Iraqi doctor who disputes official death tolls is denied visa to visit UW
By BRAD WONG, P-I REPORTER
An Iraqi doctor who made international headlines after stating that civilian deaths in the Iraq war far exceeded officially reported numbers is not being allowed to travel to North America to meet other academics.
Riyadh Lafta and his colleagues have been trying for months to get a U.S. travel visa so the doctor could speak at a medical conference at the University of Washington today.
The State Department has cited miscommunication as the reason for the visa holdup.
As an alternative, Simon Fraser University in Vancouver, B.C., invited Lafta to deliver his lecture today, which was to have been broadcast by video to the UW. But this week, the British government denied him a four-hour transit visa for a stopover between the Middle East and Canada.
Lafta, an epidemiologist, teaches at Al-Mustansiriya University College of Medicine in Baghdad and co-wrote an October 2006 article about Iraqi civilian deaths in The Lancet, a respected British medical journal.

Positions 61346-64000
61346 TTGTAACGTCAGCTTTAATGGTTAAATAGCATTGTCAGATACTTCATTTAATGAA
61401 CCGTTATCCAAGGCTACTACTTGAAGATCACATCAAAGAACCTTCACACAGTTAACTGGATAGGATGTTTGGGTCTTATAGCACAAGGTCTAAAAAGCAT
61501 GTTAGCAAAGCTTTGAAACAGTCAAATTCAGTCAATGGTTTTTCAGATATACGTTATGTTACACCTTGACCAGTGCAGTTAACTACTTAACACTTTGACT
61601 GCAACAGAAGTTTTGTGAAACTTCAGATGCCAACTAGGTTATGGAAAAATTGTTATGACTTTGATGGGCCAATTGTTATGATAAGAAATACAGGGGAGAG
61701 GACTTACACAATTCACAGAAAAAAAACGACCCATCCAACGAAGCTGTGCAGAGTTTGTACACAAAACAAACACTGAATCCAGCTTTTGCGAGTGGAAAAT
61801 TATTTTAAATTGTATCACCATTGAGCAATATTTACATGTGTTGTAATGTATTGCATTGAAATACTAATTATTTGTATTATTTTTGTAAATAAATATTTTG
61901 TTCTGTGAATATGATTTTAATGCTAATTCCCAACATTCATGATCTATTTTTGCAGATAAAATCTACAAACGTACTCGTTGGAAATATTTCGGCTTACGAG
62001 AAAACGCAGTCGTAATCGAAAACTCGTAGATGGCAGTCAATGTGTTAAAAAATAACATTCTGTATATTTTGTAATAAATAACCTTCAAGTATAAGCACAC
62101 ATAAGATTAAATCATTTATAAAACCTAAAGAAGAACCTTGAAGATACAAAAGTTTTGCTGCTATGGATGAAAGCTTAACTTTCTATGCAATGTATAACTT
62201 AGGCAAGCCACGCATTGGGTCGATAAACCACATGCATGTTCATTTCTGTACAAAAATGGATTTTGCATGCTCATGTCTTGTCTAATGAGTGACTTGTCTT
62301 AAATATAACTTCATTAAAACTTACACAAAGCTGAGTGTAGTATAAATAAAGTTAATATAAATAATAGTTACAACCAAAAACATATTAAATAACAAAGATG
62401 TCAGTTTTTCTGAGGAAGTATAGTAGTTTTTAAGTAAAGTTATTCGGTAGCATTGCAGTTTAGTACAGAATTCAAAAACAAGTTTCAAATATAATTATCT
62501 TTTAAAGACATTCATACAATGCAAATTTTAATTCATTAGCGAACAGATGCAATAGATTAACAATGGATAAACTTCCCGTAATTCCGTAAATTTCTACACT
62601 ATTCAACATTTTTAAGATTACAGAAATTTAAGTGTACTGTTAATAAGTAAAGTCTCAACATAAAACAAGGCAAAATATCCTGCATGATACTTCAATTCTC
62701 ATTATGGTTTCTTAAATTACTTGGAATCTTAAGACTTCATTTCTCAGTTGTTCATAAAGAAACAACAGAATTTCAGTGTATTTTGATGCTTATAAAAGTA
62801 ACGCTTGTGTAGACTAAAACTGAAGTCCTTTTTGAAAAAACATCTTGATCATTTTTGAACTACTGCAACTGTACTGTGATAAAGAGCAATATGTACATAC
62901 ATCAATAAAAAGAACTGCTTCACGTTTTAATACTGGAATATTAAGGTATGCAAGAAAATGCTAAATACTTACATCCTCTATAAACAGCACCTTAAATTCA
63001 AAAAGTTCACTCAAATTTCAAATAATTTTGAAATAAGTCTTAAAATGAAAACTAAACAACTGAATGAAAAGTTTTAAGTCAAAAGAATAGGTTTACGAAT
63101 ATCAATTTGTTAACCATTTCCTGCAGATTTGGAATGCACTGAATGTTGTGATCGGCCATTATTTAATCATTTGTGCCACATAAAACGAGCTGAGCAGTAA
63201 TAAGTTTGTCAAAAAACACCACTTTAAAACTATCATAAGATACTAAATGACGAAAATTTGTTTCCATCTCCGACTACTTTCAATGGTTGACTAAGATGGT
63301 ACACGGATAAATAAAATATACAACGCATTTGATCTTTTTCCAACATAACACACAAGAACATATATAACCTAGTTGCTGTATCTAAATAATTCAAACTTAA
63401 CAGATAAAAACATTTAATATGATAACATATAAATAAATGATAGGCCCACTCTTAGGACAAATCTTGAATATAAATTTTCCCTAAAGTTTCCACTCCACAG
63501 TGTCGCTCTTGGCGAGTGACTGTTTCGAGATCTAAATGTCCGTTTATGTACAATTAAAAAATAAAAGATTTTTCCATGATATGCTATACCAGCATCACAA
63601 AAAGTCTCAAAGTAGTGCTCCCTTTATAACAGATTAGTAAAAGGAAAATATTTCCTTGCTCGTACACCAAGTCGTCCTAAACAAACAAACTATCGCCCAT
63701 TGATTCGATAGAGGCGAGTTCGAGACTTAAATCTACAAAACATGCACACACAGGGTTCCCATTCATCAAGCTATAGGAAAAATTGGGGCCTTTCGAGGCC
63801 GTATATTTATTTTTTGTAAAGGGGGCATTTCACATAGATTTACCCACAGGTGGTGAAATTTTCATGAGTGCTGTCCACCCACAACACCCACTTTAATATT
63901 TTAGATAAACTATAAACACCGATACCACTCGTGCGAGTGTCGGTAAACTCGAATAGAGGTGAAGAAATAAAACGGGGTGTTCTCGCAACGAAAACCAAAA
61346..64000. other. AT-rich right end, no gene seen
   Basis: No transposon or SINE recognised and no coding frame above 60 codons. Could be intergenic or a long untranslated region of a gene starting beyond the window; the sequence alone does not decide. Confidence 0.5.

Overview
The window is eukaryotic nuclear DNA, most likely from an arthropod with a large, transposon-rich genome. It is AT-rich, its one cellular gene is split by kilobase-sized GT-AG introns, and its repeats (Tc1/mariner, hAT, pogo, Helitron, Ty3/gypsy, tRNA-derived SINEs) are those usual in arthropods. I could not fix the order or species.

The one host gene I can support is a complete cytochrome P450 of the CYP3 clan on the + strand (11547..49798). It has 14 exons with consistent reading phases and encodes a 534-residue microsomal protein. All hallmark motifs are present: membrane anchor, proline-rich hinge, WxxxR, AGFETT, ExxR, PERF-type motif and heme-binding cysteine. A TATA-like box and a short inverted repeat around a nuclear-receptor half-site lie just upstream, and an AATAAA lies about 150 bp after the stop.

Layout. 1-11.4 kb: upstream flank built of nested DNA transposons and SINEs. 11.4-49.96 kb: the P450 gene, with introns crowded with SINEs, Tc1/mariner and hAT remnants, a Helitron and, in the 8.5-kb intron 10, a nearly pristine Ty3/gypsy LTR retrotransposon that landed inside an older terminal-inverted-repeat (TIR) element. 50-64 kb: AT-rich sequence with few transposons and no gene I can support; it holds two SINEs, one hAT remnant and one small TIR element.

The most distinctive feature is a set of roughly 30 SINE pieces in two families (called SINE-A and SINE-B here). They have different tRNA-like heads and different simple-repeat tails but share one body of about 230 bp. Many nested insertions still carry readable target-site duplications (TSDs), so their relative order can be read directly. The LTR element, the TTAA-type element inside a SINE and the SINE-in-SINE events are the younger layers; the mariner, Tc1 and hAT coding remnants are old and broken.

The UW’s School of Public Health and Community Medicine invited him to talk about that study and elevated cancer levels, particularly affecting children, in southern Iraq, said Amy Hagopian, an acting assistant professor.
Hagopian, who is conducting research with Lafta, believes the Bush administration is purposely blocking his travel to the United States. “My hypothesis is the Bush administration was extremely threatened by The Lancet study,” she said.
State Department spokesman Steve Royster denied that politics played a role in Lafta’s visa never being issued.
“This is a matter of a simple but unfortunate miscommunication,” he said.
A British foreign affairs spokesperson could not be reached Thursday for comment.
U.S. Embassy officials in Amman, Jordan, where Lafta applied for a visa in July 2006, tried contacting the doctor twice by e-mail for information, Royster said. But they say they never received a response, and incomplete visa applications can be held.
Royster was uncertain if embassy staff members tried contacting him in other ways, or if his North American colleagues knew of the miscommunication.
Hagopian called his explanation disingenuous.
“Of course, he contacted them after not hearing. And we contacted them on his behalf,” she said. “They were stonewalling us. Any comments to the contrary are obfuscation.”
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